Effective 1 January 2011, the International Financial Reporting Standards (IFRS) became mandatory for Canadian public companies. Proponents of IFRS adoption argued that it would enhance global comparability of financial statements. The authors of Swindlers: Cons & Cheats and How to Protect Your Investments from Them argue, on the contrary, that “differences in laws, regulations, taxes, cultures, education, ethics, training, traditions, enforcement, and optimism make uniformity an opium dream.”
Al Rosen, professor emeritus of accounting at York University, and his son, Mark Rosen, CFA, a partner at Accountability Research Corporation, further claim that IFRS will not even ensure comparability among Canadian companies. Certain provisions are overpermissive, they say, meaning that some companies will take liberties that overstate their profits and balance sheet strength relative to their peers. One example of the wide discretion afforded by IFRS is allowing assets to be reported on the basis of historical cost, fair value, or something in between.
Although the authors acknowledge that IFRS represents an improvement in accounting quality for some countries, Canada has taken a step backward in their judgment. Reviewing files from their forensic accounting practice, they find that in cases in which their plaintiff clients received financial settlements, convictions or settlements would have been either impossible or highly unlikely if IFRS had been in force.
None of this is to suggest that the previous Canadian accounting standards protected investors particularly well. One weakness widely exploited by issuers of financial statements involved minimal requirements for reporting related-party transactions. Unscrupulous executives perfected such abuses as arranging for private companies they owned to buy goods and resell them to the public corporations they managed “at cost.” The so-called cost included overhead charges that consisted largely of salaries for the executives and their relatives. The IFRS rules for related-party transactions are even looser than Canada’s old rules.
The authors list several institutional factors that underlie Canadian investors’ heavy exposure to financial reporting manipulation. For one thing, Canada has no national securities regulator, unlike the United States, which created the Securities and Exchange Commission in 1934. Canada has begun moving toward setting up a national regulator but has put in charge of the project a former provincial regulator who argued against the need for national regulation until shortly before his appointment.
Second, the Supreme Court of Canada ruled in 1997 that the purpose of audited financial statements does not include helping investors make informed stock purchase decisions. Rather, the justices decided that financial statements are intended only to enable existing shareholders to evaluate management’s performance. The Supreme Court thereby determined that auditors have no duty of care to prospective new investors. This ruling encouraged auditors to cater to corporations, which hope to inflate their share prices, with little fear of being sued by investors who relied on misleading financial statements in buying shares.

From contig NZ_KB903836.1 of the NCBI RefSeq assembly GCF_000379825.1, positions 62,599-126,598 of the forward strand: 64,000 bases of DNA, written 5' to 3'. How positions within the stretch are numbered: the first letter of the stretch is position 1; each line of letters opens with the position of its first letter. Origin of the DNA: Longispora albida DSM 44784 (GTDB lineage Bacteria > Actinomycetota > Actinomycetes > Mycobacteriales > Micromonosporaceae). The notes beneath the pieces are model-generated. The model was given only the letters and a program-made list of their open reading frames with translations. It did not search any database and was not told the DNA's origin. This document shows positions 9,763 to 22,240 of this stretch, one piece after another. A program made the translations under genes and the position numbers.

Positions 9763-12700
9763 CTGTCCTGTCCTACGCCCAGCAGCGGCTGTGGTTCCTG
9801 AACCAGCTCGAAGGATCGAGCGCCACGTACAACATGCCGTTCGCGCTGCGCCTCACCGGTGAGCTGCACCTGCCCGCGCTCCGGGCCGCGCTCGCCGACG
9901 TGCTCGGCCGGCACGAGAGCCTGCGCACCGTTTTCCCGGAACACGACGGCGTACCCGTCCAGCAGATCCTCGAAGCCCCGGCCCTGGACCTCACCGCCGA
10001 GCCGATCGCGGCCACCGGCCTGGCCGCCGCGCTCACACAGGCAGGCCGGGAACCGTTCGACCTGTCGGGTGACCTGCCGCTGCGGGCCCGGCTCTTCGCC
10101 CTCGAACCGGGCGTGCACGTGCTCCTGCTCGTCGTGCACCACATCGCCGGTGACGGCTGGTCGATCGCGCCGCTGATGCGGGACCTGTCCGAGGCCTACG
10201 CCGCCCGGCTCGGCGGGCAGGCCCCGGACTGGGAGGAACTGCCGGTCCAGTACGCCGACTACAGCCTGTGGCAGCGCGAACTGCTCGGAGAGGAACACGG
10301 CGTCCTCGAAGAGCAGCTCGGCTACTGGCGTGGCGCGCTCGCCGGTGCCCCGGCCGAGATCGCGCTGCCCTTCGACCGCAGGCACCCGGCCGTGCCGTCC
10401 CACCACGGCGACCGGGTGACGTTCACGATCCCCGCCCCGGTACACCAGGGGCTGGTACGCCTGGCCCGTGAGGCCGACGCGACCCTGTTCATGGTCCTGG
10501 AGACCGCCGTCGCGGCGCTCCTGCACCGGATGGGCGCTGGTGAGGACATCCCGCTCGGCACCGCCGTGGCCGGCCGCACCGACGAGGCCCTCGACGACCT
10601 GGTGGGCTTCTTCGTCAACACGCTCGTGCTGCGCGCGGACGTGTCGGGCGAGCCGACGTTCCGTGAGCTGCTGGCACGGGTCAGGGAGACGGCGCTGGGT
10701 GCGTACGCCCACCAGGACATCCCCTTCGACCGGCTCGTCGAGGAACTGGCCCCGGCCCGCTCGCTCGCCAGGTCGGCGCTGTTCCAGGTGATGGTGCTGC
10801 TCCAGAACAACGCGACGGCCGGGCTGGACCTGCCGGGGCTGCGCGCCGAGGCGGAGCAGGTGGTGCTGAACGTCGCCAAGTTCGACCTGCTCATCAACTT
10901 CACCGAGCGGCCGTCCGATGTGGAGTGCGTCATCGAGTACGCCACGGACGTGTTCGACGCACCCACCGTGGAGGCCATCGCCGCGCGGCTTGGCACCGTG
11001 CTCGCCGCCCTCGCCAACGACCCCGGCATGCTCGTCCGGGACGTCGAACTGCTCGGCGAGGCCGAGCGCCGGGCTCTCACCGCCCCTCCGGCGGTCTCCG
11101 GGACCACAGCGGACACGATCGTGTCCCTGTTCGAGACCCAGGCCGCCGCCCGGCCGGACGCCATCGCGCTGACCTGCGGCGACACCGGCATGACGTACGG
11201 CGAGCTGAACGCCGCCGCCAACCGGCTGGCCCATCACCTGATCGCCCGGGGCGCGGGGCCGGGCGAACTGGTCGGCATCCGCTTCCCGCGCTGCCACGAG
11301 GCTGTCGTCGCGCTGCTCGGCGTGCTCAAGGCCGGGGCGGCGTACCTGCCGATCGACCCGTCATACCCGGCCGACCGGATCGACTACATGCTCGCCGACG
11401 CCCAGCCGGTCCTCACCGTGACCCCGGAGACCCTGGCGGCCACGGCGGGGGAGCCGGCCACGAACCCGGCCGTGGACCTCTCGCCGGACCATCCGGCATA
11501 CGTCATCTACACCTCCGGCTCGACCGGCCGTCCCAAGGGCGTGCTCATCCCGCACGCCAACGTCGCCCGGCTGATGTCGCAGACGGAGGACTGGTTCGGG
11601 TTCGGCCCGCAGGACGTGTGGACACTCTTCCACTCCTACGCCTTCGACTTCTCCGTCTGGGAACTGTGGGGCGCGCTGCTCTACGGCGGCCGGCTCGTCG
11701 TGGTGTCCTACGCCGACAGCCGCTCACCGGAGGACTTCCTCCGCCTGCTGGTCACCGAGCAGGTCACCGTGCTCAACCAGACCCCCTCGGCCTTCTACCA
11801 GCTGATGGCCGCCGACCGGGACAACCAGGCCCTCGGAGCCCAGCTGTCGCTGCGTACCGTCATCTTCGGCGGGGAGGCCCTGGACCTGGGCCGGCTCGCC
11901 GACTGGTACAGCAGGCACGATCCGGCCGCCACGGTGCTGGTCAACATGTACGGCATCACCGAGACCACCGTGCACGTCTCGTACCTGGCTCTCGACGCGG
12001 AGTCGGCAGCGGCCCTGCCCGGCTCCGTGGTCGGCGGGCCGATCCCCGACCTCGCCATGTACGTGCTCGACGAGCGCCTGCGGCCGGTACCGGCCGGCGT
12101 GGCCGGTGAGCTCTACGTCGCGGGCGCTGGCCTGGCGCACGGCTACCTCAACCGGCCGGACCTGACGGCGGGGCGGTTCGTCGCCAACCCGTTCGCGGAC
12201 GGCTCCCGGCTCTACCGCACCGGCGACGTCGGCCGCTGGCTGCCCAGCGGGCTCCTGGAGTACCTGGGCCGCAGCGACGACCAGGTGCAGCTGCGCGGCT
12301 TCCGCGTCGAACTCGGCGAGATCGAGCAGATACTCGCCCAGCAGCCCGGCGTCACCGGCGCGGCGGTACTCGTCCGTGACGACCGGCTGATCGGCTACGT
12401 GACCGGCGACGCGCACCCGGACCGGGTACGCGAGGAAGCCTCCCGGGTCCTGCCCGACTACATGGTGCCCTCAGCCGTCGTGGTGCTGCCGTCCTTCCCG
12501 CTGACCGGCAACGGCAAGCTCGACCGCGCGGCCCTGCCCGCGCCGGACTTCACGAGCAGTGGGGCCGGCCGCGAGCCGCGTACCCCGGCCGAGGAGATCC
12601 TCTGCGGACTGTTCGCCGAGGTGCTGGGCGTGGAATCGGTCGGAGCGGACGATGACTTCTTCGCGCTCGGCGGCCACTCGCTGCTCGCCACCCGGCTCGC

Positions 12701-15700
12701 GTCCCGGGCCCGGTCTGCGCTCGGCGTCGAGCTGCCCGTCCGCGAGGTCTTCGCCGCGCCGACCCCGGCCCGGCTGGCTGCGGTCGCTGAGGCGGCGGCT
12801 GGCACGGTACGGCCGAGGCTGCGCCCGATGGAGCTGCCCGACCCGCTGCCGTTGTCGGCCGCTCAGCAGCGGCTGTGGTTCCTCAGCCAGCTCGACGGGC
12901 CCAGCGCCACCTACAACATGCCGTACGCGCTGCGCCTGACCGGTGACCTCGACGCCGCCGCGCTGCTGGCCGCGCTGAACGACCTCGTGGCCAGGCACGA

The authors catalog a number of outlandish flimflams perpetrated in an environment they see as inadequately policing financial disclosure. VisuaLABS, a company based in Calgary, Alberta, Canada, rose to a C$300 million market capitalization on the basis of technologies that included combining several plasma television screens to form a larger viewing surface. The prototype turned out to be one large screen that had been etched with a glass cutter to make it look as though it had been assembled from smaller screens.
Cross Pacific Pearls claimed to have a proprietary technique for growing pearls in mussels. When the mussels it had transported from the southern United States to California failed to produce a single pearl by the scheduled date, the company claimed that the bivalves had fallen asleep in the cold waters of a northern California lake and were hibernating. Eventually, it emerged that Cross Pacific had lent much of the proceeds of its debt and equity financing to two Panamanian companies that disappeared.
In addition to describing classic scams in such businesses as energy exploration, mining, and scrap yards, Swindlers details many telltale warning signs of financial reporting irregularities and deceptions. Particularly helpful is the discussion of cash flow, which some investors regard as inherently more reliable than net income. The authors show how companies can mislead readers of financial statements by netting items on the cash flow statement.
The authors also list a number of classic techniques for overstating revenues. One involves overcharging on shipments to a customer and then rebating the excess to the customer’s employees in the form of expensive dinners or sports excursions. Another gambit consists of booking essentially uncollectible fees for the renegotiation of loans to failing companies.
Because these ruses can be used anywhere in the world, Canadians are not alone in benefiting from reading Swindlers. In addition, with more than 100 countries now permitting or requiring the International Financial Reporting Standards, it behooves investors everywhere to know how the good intentions behind the new rules might be subverted. Al and Mark Rosen deliver the goods with clarity and surprisingly high entertainment value for a book on a subject commonly thought to be dull.